Just after Hurricane Sandy rampaged through the East Coast, photojournalist Adrian Fussell was out shooting the storm’s aftermath. The damage Fussell captured from Brighton Beach to Rockaway Park appeared in The New Yorker’s online Photo Booth series “Sandy” this week.
At 23 years old, Fussell, who graduated from the College of Arts and Science in 2011, already has an impressive resume. He recently attended the prestigious Eddie Adams Workshop, in Jeffersonville, N.Y., which invites 100 of the best photographers under 25 years old to work with some of the world’s top photographers. Fussell mostly publishes his work with The Wall Street Journal and Newsday, and he is currently represented by Getty Reportage’s Emerging Talent section.
Fussell was also awarded the 2012 Ian Parry Scholarship for his series “My Name is Victory.” This multimedia project follows the Patriot Guards, a volunteer military program of Asian and Latin American youths, from Francis Lewis High School in Queens.
Fussell’s work is inspired by his travels as a child. His father is a diplomat, and Fussell grew up all over the world — no place in particular was home.
“Throughout my upbringing [in places such as Guatemala and Africa] I had been witnessing current events first hand,” Fussell said. “Just being aware of my surroundings I always kind of knew I wanted to be a story teller.”
Fussell first became involved in photography during his freshman year at NYU while capturing the streets of New York as part of a community service project with a nonproﬁt organization called Art Start. Soon he was contributing to blogs such as The New York Times’ Local.
Fussell graduated from NYU with a degree in print journalism and political science. He considers print journalism an excellent foundation for photojournalism.
“Not many photojournalists come from a background of writing,” Fussell said. “Thinking in terms of a story more than simply looking for good pictures is helpful.”
After graduation, Fussell participated in the International Center of Photography’s 10-month, intensive documentary photography course.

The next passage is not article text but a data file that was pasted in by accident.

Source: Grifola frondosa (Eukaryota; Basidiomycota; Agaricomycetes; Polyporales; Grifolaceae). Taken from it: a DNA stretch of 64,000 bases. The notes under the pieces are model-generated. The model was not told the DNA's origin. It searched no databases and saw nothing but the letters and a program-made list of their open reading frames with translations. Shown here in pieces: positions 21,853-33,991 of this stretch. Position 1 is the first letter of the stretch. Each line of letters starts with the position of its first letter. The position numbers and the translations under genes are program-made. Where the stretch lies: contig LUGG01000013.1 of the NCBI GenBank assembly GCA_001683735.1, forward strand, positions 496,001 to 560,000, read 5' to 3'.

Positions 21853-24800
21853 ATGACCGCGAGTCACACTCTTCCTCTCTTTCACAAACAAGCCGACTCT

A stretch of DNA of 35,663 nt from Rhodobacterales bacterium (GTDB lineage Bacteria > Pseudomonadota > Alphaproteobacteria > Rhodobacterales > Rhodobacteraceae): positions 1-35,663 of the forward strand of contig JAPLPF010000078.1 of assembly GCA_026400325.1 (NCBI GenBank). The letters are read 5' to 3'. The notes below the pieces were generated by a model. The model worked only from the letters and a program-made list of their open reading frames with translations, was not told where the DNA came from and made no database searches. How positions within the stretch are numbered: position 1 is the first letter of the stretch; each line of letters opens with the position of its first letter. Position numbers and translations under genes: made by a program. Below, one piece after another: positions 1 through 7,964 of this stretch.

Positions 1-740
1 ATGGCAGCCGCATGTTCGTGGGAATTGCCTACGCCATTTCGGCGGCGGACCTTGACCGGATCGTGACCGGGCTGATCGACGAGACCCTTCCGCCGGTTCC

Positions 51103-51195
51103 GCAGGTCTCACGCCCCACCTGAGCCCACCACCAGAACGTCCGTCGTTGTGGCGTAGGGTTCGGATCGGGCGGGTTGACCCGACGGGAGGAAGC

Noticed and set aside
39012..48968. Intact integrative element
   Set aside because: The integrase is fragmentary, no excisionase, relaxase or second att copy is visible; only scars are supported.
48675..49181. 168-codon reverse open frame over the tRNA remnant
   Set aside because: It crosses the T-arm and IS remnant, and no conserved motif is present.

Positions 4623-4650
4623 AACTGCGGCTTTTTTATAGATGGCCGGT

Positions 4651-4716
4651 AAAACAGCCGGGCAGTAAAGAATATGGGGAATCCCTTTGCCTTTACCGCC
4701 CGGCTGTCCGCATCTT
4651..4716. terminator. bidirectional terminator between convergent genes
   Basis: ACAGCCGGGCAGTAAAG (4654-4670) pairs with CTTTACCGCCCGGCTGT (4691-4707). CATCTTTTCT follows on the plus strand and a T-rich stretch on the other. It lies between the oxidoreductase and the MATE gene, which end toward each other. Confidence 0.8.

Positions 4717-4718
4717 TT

“[The ICP] is dreamland in terms of photography, but it’s very intense,” Fussell said. “They push you. They give you real world deadlines and assignments. It kind of separates the men from the boys. I definitely wouldn’t be a photojournalist if it wasn’t for ICP.”
Kathy Willens, a professor at NYU’s Arthur L. Carter Journalism Institute, worked with Fussell while he was at NYU. She initially advised him to not enroll in the ICP program, but later saw how it deepened his dedication to photography.
“[Adrian] had the drive to push himself, propel himself forward and suck in like a sponge everything he was exposed to,” Willens said. “I was impressed by the amount of work he accomplished and his change in attitude. After [the ICP program] he was committed and more dedicated to his work, which was a wonderful thing to see.”
Because of his recent success, Willens has invited Fussell to speak at one of her classes this week.
“[Fussell] has gotten a lot of support. He is devoted, dedicated and passionate about his work,” Willens said. “People are seeing something in him or else all of this [success] wouldn’t be happening. He has accomplished a lot of things which is unusual for someone so quickly.”
Despite his quick success, Fussell warns aspiring photojournalists that the job is not all glory.
“It’s a really tough field, low-paying and long hours,” Fussell said. “The motivation you have for [being a photojournalist] shouldn’t be a selfish one. It should be an innate curiosity about things and an instinctual desire to tell stories.”
“You can’t go into [journalism] with any hope of being rich ever in your life,” he said. “The only thing you’ll be rich in is experience. You’ll have seen more than anyone will ever get to see. That’s an incredible privilege.”
Fussell is taking full advantage of his young age to see the world. He is currently planning a road trip from Tijuana to Vancouver, and will then travel to Panama to tell the story of his family’s history.
“We [as journalists] are privileged to be the eyes of the world,” Fussell said. “It’s a very heavy but noble burden.”
Visit adrianfussell.com to see Fussell’s work.
A version of this article appeared in the Monday, Nov. 5 print edition. Katya Barannik is deputy features editor. Email her at [email protected]